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Christian History Home > 2006 > Issue 89 > Physicians of the Soul


Physicians of the Soul
J. I. Packer discusses the English Puritans, their quest for holiness, and why they are still worth remembering.
posted 1/01/2006 12:00AM

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Though J. I. Packer has earned the nickname "The Last Puritan," his many decades of Puritan-focused scholarship, teaching, and writing have helped to create a new generation of Puritan protégées. His 1990 book, A Quest for Godliness, has been especially influential. As he recounts in his "Changed Lives" article in this issue (p. 50), Dr. Packer also owes a deep personal debt to the Puritans. Currently Board of Governors Professor of Theology at Regent College in Vancouver, British Columbia, Dr. Packer spoke with Christian History & Biography recently about the nature of Puritanism and its continuing legacy.

What kind of movement was Puritanism?

Puritanism in England was a holiness movement—seeking holiness in church, family, and community, as well as in personal life. It started around 1564 when certain clergy began campaigning for more holiness in the Prayer Book liturgy of the Church of England. They complained that the Book of Common Prayer still contained "Romish rags" and offensive rituals. Other concerns soon surfaced, and it became clear that Puritanism was at heart a movement to raise standards of Christian life in England, with the conversion of England as the final goal.

It wasn't that the Puritan clergy or the members of Parliament who supported them set out to create a party. It was rather that a party of like-minded people emerged. Puritan clergy gathered laypeople around them. They found the most support in the towns, where there were godly people who were prepared to take seriously the fact that Bible religion was something they were not very good at and needed to become better at. And the movement swelled, developed, and became a constituency.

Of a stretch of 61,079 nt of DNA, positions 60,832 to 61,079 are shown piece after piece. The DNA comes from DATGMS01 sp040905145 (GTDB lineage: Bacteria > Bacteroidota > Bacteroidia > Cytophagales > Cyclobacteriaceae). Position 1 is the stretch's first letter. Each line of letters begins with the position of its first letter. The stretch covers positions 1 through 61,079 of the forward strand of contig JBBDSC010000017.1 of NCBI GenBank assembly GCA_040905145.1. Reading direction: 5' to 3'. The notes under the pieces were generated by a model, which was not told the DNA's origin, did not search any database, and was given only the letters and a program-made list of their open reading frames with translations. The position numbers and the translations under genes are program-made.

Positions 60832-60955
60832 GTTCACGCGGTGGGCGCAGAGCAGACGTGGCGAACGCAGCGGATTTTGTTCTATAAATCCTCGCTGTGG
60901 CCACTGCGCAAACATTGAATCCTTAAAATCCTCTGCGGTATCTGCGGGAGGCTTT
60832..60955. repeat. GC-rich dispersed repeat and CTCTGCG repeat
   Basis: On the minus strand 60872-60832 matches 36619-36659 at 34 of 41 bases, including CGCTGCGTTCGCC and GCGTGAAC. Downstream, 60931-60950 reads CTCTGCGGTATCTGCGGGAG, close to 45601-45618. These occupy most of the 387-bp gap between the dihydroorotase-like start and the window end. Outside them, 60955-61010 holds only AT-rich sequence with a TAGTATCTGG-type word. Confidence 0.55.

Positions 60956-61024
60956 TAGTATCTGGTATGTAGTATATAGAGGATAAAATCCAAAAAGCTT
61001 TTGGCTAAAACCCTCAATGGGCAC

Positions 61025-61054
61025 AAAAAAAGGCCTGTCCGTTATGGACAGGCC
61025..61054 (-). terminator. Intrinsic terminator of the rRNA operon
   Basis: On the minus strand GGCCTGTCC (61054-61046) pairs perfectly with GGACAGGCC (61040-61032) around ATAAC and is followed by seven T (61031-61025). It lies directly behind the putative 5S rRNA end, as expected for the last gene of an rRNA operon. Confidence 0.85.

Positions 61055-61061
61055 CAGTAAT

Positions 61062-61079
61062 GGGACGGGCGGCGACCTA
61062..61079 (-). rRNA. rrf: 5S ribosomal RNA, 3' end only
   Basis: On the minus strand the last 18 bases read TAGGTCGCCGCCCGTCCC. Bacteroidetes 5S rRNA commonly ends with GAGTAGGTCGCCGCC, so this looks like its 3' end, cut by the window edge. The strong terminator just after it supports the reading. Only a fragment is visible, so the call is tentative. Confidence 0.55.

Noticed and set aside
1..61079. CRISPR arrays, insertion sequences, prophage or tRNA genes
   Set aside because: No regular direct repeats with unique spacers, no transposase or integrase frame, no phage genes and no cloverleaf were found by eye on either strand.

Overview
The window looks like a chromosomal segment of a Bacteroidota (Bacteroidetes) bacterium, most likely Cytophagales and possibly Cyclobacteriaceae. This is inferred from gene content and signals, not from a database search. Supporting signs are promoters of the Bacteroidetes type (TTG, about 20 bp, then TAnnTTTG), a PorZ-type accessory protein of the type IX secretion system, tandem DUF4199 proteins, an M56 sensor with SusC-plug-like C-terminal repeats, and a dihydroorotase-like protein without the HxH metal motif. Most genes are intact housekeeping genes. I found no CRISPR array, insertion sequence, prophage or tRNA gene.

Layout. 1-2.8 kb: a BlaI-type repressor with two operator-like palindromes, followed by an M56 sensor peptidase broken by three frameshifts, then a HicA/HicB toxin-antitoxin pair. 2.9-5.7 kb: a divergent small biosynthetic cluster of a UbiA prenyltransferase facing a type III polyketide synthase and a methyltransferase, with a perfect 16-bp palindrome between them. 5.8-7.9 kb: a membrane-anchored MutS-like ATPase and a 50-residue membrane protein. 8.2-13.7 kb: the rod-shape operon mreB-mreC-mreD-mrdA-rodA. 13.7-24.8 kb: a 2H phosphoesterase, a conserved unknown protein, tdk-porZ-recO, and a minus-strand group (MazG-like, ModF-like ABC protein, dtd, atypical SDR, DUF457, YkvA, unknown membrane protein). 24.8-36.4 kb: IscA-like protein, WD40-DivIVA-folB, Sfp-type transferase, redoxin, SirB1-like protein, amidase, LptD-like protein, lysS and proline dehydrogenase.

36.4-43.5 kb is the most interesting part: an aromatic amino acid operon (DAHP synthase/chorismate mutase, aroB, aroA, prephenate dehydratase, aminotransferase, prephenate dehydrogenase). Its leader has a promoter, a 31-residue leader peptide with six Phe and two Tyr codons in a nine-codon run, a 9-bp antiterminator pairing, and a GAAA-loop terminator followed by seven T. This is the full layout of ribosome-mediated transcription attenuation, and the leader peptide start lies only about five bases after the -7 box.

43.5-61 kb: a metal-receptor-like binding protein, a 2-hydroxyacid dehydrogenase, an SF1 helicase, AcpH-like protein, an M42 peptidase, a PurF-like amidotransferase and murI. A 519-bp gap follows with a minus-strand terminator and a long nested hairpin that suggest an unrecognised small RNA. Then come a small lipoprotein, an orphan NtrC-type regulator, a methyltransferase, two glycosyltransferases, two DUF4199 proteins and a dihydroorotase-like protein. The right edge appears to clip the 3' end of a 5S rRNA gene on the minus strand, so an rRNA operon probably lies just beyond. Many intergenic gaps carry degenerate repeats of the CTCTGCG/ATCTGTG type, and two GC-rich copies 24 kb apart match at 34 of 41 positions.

In the 1580s William Perkins began producing little books on personal religion that became the headwaters of a flood by 1640. Puritan pastors insisted that part of being a good Christian was to read Puritan devotional books, and so a common literature bound the constituency together.

What did the perfect church and the perfect society look like to the Puritans? What was their dream?

Their dream was holiness in their own lives and in the lives of those around them. The Puritans didn't talk about the "state"; they simply talked about conducting all of life in a way that honored God and respected other people. That was their idea of community. The perfect church was a church containing families that practiced holiness and worshipped with a purged liturgy under the leadership of a minister who was a powerful preacher of the Bible.

The Puritans hoped that England would one day be converted. As a Christian country, it would be the paragon of a truly godly nation that would become the envy of the rest of the world. People would line up and say, "Please tell us what your secret is, please tell us how we can become like you." The Puritan clergy and the lay-people who followed them were impressed by the fact that in England there had never been a war over religion—which was not the case anywhere else where the Reformation had gone. That was a marvelous gift of God to England. The sense that England had a unique mission was reinforced by the ruin of the Spanish Armada. God had fought for England. That meant that God had a special vocation for England.

This shaped the prayers of the Puritans from that time on. They believed that doing everything they could to advance the kingdom of God in England was tremendously important for the welfare of the world. When Oliver Cromwell invited the Jews to settle in England, it was because he believed that the day was coming when the world would be blessed through the conversion of the Jews. It would be part of the fulfillment of England's vocation. Looking back on the Cromwell era, Richard Baxter wrote that there never was a time in recorded memory when the word of God brought so many people to faith as during those years, and if the Commonwealth conditions had continued for a quarter of a century more, England would have become a kingdom of saints and a wonder of the world.




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